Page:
In part 1 & part 2, Paul Kane answered our questions about his books Arrowhead and Broken Arrow, as well as giving us a cheeky peek at the upcoming Arrowland. In the concluding portion of our interview with Mr Kane, we talked about his work outside of the Afterblight, including RED and the upcoming Voices in the Dark.
As you’ve probably guessed from one of my other answers, I’m also a massive Barker fan.
Clive’s one of the reasons I got into writing in the first place, having read the Books of Blood when I was young and just being blown away by the stories. He made me realise what could really be done in genre fiction, the different directions you could take it and how flexible it is.
Then, when I saw Hellraiser, he did the same for me with film as well. It opened doors in more ways than one! I read the novella on which it was based after seeing the movie, and that was that. It was the start of a lifelong interest in the mythology that saw me collecting any magazines that mentioned the film series and also the Hellraiser comics that came out in the late 1980s and early 1990s.
Years later, I was fortunate enough to get to know Clive – who is one of the coolest human beings on earth, by the way, and just a lovely, lovely bloke – plus also write about the mythos for my book The Hellraiser Films and Their Legacy. It occurred to me that someone should do something fiction-wise with the mythology like they did with the comics; in fact it amazes me that someone hadn’t already done it. I mentioned the idea to Clive on the phone, who really liked it. He still owns the fiction rights to the original novella and the mythology created in The Hellbound Heart, just not the movie rights, so we came up with the notion of doing an anthology based in that world. He even said he’d do an original painting for the cover, which was brilliant of him.
Marie came on board soon afterwards as co-editor, as she’s just as much of a Barker and Hellraiser fan as I am, and we contacted authors we thought would be a good fit for the book. We were lucky enough to get Neil Gaiman & Dave McKean, Christopher Golden & Mike Mignola, Mick Garris, Steve Niles, Richard Christian Matheson, Simon Clark, Tim Lebbon, Nancy Holder and Nancy Kilpatrick, Sarah Pinborough and Sarah Langan, Yvonne Navarro, Gary A. Braunbeck & Lucy Snyder, Mark Morris, Jeffrey J. Mariotte, Chaz Brenchley and Conrad Williams, as well as people involved in the movies themselves, like scriptwriter Peter Atkins, Female Cenobite Barbie Wilde, Chatterer Nicholas Vince, and of course Clive doing the foreword, Stephen Jones doing the intro and Doug ‘Pinhead’ Bradley doing the afterword.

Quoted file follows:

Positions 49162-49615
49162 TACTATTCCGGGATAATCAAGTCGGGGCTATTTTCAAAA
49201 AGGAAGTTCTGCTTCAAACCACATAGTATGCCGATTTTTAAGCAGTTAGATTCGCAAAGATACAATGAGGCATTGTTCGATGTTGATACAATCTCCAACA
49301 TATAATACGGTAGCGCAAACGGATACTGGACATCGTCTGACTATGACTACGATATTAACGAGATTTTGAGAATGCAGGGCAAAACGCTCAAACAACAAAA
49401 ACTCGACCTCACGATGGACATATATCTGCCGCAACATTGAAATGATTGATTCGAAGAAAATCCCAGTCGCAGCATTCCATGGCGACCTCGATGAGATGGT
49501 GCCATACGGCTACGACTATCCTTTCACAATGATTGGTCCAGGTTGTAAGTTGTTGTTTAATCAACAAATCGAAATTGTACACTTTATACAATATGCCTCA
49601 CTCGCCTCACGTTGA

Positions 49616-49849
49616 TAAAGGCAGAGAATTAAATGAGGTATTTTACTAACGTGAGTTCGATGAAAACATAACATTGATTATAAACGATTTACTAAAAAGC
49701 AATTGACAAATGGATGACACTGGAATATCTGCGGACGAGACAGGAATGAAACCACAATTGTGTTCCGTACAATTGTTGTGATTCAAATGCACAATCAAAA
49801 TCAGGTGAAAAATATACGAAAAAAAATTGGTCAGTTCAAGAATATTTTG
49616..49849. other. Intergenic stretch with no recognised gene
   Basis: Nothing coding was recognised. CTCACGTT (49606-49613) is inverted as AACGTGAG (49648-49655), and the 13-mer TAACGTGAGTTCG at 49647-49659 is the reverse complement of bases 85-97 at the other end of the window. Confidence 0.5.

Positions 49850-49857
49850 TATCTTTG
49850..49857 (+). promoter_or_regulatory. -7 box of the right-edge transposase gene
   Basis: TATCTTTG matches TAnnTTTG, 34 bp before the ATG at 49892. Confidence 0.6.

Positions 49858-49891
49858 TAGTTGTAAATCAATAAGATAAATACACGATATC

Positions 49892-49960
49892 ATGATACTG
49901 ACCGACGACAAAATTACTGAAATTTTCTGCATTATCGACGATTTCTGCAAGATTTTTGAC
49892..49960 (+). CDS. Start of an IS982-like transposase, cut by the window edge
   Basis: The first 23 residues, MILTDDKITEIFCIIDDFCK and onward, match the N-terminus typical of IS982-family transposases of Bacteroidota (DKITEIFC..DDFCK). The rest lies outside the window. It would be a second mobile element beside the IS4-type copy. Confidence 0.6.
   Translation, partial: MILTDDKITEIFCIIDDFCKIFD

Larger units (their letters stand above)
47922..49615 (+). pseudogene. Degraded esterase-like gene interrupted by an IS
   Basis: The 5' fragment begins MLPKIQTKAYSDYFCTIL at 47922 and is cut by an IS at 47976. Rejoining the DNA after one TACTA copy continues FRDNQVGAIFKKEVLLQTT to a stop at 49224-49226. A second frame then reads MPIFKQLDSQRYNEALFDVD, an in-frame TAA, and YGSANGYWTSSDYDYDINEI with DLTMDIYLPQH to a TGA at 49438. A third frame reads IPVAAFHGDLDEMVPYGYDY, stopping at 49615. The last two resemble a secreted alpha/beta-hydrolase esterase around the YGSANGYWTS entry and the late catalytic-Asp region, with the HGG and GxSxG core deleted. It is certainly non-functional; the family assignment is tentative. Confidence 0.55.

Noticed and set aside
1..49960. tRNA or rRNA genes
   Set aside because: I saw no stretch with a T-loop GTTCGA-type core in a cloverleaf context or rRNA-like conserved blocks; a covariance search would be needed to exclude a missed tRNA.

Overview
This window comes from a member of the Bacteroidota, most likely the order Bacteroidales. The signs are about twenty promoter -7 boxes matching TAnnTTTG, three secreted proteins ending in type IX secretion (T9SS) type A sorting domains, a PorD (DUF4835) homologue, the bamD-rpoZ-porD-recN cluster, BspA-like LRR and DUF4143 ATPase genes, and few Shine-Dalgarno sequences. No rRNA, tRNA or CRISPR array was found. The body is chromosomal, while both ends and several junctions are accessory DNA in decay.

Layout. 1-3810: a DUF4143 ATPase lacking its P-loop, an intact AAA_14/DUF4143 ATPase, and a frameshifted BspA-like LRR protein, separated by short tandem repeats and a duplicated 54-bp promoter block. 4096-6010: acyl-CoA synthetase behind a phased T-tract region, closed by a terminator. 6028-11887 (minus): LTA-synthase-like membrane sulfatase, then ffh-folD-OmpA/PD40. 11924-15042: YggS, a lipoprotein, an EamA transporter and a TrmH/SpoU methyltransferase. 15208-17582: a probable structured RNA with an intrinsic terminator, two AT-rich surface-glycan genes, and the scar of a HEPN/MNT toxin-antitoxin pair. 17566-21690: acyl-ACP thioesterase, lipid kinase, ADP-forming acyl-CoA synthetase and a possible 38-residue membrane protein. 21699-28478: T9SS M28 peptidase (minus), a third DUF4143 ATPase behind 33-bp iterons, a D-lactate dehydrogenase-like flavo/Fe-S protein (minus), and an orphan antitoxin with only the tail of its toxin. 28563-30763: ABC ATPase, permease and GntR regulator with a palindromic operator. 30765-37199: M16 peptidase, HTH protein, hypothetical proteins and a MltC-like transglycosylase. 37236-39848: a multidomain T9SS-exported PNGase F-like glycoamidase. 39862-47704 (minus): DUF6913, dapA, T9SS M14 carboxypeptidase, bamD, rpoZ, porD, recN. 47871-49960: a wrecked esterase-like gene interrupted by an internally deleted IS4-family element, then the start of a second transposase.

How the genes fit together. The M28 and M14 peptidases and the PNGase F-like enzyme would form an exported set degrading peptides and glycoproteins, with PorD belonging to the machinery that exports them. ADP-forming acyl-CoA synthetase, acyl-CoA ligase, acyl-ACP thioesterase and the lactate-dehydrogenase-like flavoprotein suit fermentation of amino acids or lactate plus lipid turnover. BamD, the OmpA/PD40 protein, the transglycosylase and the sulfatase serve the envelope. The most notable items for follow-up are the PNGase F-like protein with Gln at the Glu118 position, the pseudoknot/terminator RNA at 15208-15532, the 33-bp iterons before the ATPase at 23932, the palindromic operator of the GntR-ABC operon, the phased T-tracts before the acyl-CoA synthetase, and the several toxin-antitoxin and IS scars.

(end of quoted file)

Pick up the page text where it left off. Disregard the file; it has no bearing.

Judging from the reaction and the reviews, I think we did a good job – people seemed to really like the stories. Actually, it’s been heart-warming to see that reaction in person, as well, at the launches in San Hose at the World Fantasy Convention, and then down in London at the BFS Christmas Open Night. Made all the hard work worthwhile and it felt like we were giving something back to the mythology we ourselves are fans of.
Robin Hood isn't the first piece of folklore you've reinterpreted. Your novella, RED, is a modern, horror reworking of Little Red Riding Hood. Is this an area you'll continue to explore in the future? Are there any other myths or fairy tales that you find particularly intriguing?
Absolutely. I’ve already covered Goldilocks in a short story I did for the Signs of Life book, called ‘Who’s Been...’ – in that one the bears are this mutated family a young girl on a council estate stumbles on. I did that initially for a themed anthology based around horror fairy tales, but that didn’t happen in the end. It got me interested in the subject matter, though, which is when RED started to surface. I have to say of all the things I’ve done I’m really proud of RED. I know people have done different takes on the story before, but – as with the Hood stuff – I like to think mine adds something new to the mix. I definitely intend to look at a few more, but don’t really want to say too much about that just yet.